East Nashville Skyline

by

comment

It’s about the sadness of counting nickels and walking out in twilight to the corner market for that glorious 12-pack of Old Milwaukee, the one that can, on any particular night, save your life. It’s about sipping Southern Comfort in plastic go-cups in the back of an old Caddie commandeered by some salty ex-con, zooming dirt roads through dusky junkyards in search of new experiences to etch in memory. It’s about the pal who’s a “living, breathing, fighting country song.” It’s about finding the beauty in the deflated and demoralized and the taken-advantage-of.

It’s also about optimism, compassion and the ache and humor of aging in the struggle to find something meaningful. It’s about never being too old to learn how to feel new things. It’s about song and dialogue and cigarette smoke and, ultimately, redemption (and, yes, the word is chosen carefully).

A Todd Snider record (this is his seventh; fourth for John Prine’s Oh Boy label) works like good Harry Crews fiction; songs brim with these fantastic and droll all-American characters that we all (should) know; those broken on the surface but underneath are heavy with benevolence and heart. It’s no wonder John Prine thinks Snider’s shit don’t stink.

Understand that Snider doesn’t just traffic in melodic fiction; his isn’t the work of some slumming songwriter. No, there’s honesty; Snider’s subjects revolve in his pantheon. It’s a mother lode mined by Dylan and Prine, sure, but it’s modernized with a wink-and-a-nod absurdity and self-effacing wit (stated beautifully in the album’s cheeky title). It’s blues, country, folk and rock ’n’ roll hued with the vaguest hint of traditional gospel, all scrappily pasted together with help from Snider’s underrated guitarist sidekick Will Kimbrough (2004 Americana Music Association Musician of the Year). As a singer, Snider’s voice is as chipped and scruffy as the humanity he sings about.

The apex here is “Sunshine,” a spare guitar and piano teardrop that tells of a guy coming to after a failed suicide attempt (“But closing my eyes now I can see the new sunrise over acres of flowers in bloom”) that works as a confessional metaphor for Snider’s own detox-ward stint. And if the hilarious “Conservative Christian, Right-Wing Republican, Straight, White, American Males” isn’t a shining manifesto of everything that’s glaringly wrong, then burn down the fuckin’ voting booth. Too, as an elevated songwriter, Snider doffs his hat to those who can articulate his own sensibilities, hence the trio of select covers (including Billy Joe Shaver’s chicken-clucking “Good News Blues,” a song Snider choose because it kept “that guy from shooting me.”)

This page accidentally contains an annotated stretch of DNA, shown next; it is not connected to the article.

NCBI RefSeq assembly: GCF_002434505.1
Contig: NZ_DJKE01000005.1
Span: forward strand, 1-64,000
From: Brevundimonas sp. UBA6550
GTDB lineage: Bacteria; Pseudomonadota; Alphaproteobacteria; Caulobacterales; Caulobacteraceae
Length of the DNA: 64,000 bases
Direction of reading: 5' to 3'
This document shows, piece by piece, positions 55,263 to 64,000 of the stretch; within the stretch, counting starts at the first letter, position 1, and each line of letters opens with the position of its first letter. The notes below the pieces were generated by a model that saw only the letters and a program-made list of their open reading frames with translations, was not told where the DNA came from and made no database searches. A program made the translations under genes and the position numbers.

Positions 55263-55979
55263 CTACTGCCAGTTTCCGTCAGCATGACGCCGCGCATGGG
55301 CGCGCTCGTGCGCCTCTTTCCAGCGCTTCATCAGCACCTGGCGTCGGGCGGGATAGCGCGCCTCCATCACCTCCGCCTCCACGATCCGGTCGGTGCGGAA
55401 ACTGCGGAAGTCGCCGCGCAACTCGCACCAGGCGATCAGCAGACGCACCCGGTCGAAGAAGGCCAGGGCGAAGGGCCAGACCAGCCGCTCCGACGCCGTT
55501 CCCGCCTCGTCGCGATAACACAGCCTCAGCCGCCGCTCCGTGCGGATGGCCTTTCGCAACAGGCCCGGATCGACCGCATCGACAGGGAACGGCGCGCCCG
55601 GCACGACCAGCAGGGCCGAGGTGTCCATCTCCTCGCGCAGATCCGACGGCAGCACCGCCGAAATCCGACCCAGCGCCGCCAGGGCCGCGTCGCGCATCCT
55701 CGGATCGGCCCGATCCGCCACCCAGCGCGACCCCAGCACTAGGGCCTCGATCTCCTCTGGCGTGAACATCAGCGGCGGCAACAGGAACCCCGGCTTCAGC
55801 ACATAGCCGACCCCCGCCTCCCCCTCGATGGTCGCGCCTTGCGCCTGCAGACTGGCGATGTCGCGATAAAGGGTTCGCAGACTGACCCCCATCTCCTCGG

We need storytellers like Snider (and Peter Case and Steve Earle) to offset major label frat-happy shams like John Mayer and Jason Mraz. In short, Snider might just be the tallest tree in the goddamned forest, a flawed and beautiful fucker. If you don’t believe us than just ask Kris Kristofferson. Old Cisco Pike knows who’s what.

Todd Snider appears at the Michigan Theater (603 Liberty St., Ann Arbor; 734-668-8480) with Yonder Mountain String Band on Sunday, Oct. 17.

Brian Smith is the music editor of Metro Times. Send comments to bsmith@metrotimes.com.

We welcome readers to submit letters regarding articles and content in Detroit Metro Times. Letters should be a minimum of 150 words, refer to content that has appeared on Detroit Metro Times, and must include the writer's full name, address, and phone number for verification purposes. No attachments will be considered. Writers of letters selected for publication will be notified via email. Letters may be edited and shortened for space.

Email us at letters@metrotimes.com.

Detroit Metro Times works for you, and your support is essential.

Our small but mighty local team works tirelessly to bring you high-quality, uncensored news and cultural coverage of Detroit and beyond.

Unlike many newspapers, ours is free – and we'd like to keep it that way, because we believe, now more than ever, everyone deserves access to accurate, independent coverage of their community.

Whether it's a one-time acknowledgement of this article or an ongoing pledge, your support helps keep Detroit's true free press free.